I’ll warn you now, Vegetarians, please look away! This one is sincerely not for you!
Two Thanksgivings ago, I added 4 star anise to the turkey brining liquid. As it turns out, although everyone loved it, I found it to be overpoweringly strong. But, when I brined the turkey last year, I used one star anise, and it was a subtle addition. I loved it, and no one even noticed the flavor, except for me. So when I had cleared up last year, the day after the big feast, I still had that flavor in the back of my head (and on my tongue), so I decided that I would make the Chinese Five Spice Pork that I had made before and really loved!
My one thing I really recommend you do is to make this powder fresh. It makes all the difference, and you can control the amount of salt that goes into it. So this is a two recipe entry! First, the spice powder. You can buy it in the store much more readily these days, but why not try and make your own? You’ll always know how fresh it is and as I said, you know exactly what’s in it. My version of it is actually 6 things, fennel seed, cinnamon, Szechuan peppercorns (nothing like regular pepper corns, and highly recommended to get), cloves, and star anise. Because I use this as a marinade of sorts, I also add Kosher salt to the mix. It helps the meat absorb the flavors more easily. I also would salt it anyway, and adding it to the grinder helps you get a finer powder. By the way, fennel seeds are a much overlooked spice. Their little fat, green seeds are quite delicious, and are a great digestive aid. Indians chew them after meals to help them digest and give their breath a sweet smell after all the garlic!
The ingredients are easy, but I take one additional step, before I grind it all up, I toast everything briefly in a dry hot pan. It’s just a little extra step that I think makes the flavors really pop.
Five Spice Powder
2 star anise
1 tsp fennel seeds
½ tsp Szechuan pepper corns
1 cinnamon stick, crushed or shattered
1 tsp kosher salt
Place all the ingredients, with the exception of the salt, in a dry pan on high, and carefully rattle the pan so the spice mixture moves around in it. Once you begin to smell the spices, take the pan off the heat and place the spices onto a cold plate, or even a pepper towel, and let it cool off. Once it’s cool, pop everything into a spice or coffee grinder and add the salt, then process it until it is a fine brown powder. There should be no lumps or shards of anything. It will make plenty of spice for many uses, I particularly like to use it in stir fry dishes. Store it in a jar with a tight fitting lid, or a plastic zip lock bag in a coo dry place. A note about the Szechuan peppercorns, you may not find them everywhere, but they are available at Chinese or Asian markets now. If you don’t live near anything like that, you can order them or buy them from Dean & Deluca here or Amazon.com here. They are an odd flower bud, that will, if eaten straight, make your tongue tingly and a bit numb, but they are a super addition to this spice powder.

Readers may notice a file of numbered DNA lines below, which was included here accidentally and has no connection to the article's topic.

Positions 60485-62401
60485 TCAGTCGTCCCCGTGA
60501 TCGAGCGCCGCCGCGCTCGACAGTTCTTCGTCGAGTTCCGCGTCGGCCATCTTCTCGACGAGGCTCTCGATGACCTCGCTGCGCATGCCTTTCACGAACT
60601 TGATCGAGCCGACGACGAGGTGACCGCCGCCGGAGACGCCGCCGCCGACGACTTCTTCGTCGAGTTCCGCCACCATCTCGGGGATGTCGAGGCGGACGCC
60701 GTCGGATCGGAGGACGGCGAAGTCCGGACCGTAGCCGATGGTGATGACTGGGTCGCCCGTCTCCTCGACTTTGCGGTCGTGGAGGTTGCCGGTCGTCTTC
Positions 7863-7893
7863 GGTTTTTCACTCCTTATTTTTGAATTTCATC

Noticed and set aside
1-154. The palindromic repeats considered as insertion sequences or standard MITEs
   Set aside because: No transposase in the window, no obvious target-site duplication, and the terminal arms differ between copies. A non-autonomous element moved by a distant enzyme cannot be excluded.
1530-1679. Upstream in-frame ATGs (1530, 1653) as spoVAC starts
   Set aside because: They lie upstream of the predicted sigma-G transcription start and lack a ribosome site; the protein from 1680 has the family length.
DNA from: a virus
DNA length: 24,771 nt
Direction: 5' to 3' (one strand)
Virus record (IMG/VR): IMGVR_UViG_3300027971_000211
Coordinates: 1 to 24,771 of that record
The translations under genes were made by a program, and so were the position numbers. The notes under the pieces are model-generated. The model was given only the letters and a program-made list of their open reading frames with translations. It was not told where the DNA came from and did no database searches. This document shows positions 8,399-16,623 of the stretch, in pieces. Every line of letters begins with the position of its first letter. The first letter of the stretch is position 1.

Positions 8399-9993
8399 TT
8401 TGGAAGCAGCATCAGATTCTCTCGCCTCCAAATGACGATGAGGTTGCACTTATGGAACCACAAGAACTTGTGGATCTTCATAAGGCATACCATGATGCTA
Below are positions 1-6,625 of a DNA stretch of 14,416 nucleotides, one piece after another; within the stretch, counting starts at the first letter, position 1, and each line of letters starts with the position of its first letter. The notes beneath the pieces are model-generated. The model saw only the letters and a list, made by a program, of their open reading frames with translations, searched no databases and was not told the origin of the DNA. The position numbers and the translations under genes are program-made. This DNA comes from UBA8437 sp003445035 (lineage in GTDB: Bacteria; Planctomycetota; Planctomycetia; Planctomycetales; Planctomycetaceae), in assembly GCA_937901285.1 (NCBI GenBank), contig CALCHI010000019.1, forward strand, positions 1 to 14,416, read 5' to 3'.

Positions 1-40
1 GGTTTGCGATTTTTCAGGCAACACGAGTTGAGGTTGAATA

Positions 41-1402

And now on to the roasted pork:
Five Spice Roasted Pork Belly
2 lb pork belly, skin on if you can find it
2 tablespoons shao hsing wine, or if you can’t find it, mirin
2 tbsp five spice powder
1 teaspoon of salt, if you are using prepared five spice
If you’re able to get skin on pork belly, pierce the skin all over with sharp skewers, or the tip of a small sharp knife. Don’t pierce through to the meat, just the skin. Place the pork in a plastic zip bag, and add the wine or mirin. Make sure the entire piece of meat is covered with the liquid, and massage it in if you can, especially to the scored skin, or the fat. Then add the five spice powder to the bag and mash it around so all the nooks and crannies are coated in it. When it’s all covered, secure the bag, and sit it in the fridge for an hour, or up to 12 hours. With the fresh spice powder, the flavor really is intense, so I don’t leave it in the bag for more than a few hours. It’s up to you and how much time you have.
Once the meat has marinated, take it out of the fridge and let it rest in the kitchen counter while you prepare the oven and roasting pan. Preheat the oven to 425 degrees. I usually roast this in a square glass dish, and place a roasting rack in it. When the oven is preheated, place the meat on the rack, pour a cup of water into the base of the dish, being careful not to wet the meat, and roast it for 1 hour. Watch carefully to be sure there isn’t any burning. If it does start to brown too much, lightly tent the meat. After the 60 minutes, remove it from the oven and let it rest of 10 minutes or so. Serve this sliced with some rice and sautéed veggies.
Delish! And again, sorry vegetarians, this one was too good not to blog!